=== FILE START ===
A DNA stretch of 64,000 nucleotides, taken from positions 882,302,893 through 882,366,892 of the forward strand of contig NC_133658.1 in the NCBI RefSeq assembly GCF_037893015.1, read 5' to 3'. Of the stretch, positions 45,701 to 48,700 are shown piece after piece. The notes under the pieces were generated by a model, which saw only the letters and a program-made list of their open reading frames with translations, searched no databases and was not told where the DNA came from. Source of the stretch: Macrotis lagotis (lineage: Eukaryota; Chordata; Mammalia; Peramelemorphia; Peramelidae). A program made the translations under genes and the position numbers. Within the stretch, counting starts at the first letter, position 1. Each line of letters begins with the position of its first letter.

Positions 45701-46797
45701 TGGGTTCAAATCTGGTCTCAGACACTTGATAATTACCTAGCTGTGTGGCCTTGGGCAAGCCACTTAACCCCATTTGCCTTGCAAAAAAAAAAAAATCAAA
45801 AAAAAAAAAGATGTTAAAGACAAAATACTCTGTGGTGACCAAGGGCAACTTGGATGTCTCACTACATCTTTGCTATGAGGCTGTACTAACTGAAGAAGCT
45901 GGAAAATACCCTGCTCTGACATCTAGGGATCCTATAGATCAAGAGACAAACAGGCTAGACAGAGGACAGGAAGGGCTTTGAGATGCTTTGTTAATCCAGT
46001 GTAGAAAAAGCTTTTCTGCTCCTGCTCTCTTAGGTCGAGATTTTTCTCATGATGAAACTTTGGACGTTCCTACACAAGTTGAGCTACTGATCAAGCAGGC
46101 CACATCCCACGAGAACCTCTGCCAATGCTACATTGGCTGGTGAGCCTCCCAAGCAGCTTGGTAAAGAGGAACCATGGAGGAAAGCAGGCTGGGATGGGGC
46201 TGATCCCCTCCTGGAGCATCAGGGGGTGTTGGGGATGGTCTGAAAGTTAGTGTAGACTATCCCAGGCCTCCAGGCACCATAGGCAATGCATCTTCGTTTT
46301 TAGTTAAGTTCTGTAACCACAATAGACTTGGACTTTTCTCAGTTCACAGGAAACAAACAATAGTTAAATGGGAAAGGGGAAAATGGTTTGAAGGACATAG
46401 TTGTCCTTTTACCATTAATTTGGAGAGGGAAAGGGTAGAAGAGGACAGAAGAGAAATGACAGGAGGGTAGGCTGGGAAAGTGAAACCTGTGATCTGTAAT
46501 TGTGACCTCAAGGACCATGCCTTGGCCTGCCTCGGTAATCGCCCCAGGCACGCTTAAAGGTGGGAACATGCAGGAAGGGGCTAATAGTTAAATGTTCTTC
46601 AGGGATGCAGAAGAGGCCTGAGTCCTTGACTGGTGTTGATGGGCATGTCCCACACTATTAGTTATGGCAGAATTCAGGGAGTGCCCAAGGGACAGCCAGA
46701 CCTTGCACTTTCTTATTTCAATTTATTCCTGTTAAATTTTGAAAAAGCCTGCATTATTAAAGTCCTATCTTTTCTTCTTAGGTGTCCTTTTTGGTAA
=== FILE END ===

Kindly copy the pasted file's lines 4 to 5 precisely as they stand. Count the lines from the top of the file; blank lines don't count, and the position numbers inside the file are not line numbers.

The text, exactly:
45801 AAAAAAAAAGATGTTAAAGACAAAATACTCTGTGGTGACCAAGGGCAACTTGGATGTCTCACTACATCTTTGCTATGAGGCTGTACTAACTGAAGAAGCT
45901 GGAAAATACCCTGCTCTGACATCTAGGGATCCTATAGATCAAGAGACAAACAGGCTAGACAGAGGACAGGAAGGGCTTTGAGATGCTTTGTTAATCCAGT